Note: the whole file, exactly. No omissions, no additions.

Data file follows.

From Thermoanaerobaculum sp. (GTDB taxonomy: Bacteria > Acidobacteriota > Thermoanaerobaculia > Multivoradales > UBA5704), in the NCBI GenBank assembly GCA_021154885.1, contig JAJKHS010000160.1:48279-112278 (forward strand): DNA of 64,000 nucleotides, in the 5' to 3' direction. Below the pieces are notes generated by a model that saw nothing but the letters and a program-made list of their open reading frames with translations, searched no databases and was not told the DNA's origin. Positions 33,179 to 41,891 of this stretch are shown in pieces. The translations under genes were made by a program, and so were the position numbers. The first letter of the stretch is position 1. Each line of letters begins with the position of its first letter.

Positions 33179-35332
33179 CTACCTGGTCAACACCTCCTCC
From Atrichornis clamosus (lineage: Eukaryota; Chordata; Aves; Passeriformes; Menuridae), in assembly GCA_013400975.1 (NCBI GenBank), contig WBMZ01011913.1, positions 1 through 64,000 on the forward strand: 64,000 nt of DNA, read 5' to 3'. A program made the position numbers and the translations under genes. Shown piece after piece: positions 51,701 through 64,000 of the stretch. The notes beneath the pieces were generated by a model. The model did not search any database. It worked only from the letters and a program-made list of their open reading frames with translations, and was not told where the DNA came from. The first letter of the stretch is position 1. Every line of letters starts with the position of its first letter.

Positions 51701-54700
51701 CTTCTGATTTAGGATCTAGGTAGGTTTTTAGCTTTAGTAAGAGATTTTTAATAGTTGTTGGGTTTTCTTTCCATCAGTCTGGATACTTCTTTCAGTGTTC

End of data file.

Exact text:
From Thermoanaerobaculum sp. (GTDB taxonomy: Bacteria > Acidobacteriota > Thermoanaerobaculia > Multivoradales > UBA5704), in the NCBI GenBank assembly GCA_021154885.1, contig JAJKHS010000160.1:48279-112278 (forward strand): DNA of 64,000 nucleotides, in the 5' to 3' direction. Below the pieces are notes generated by a model that saw nothing but the letters and a program-made list of their open reading frames with translations, searched no databases and was not told the DNA's origin. Positions 33,179 to 41,891 of this stretch are shown in pieces. The translations under genes were made by a program, and so were the position numbers. The first letter of the stretch is position 1. Each line of letters begins with the position of its first letter.

Positions 33179-35332
33179 CTACCTGGTCAACACCTCCTCC
From Atrichornis clamosus (lineage: Eukaryota; Chordata; Aves; Passeriformes; Menuridae), in assembly GCA_013400975.1 (NCBI GenBank), contig WBMZ01011913.1, positions 1 through 64,000 on the forward strand: 64,000 nt of DNA, read 5' to 3'. A program made the position numbers and the translations under genes. Shown piece after piece: positions 51,701 through 64,000 of the stretch. The notes beneath the pieces were generated by a model. The model did not search any database. It worked only from the letters and a program-made list of their open reading frames with translations, and was not told where the DNA came from. The first letter of the stretch is position 1. Every line of letters starts with the position of its first letter.

Positions 51701-54700
51701 CTTCTGATTTAGGATCTAGGTAGGTTTTTAGCTTTAGTAAGAGATTTTTAATAGTTGTTGGGTTTTCTTTCCATCAGTCTGGATACTTCTTTCAGTGTTC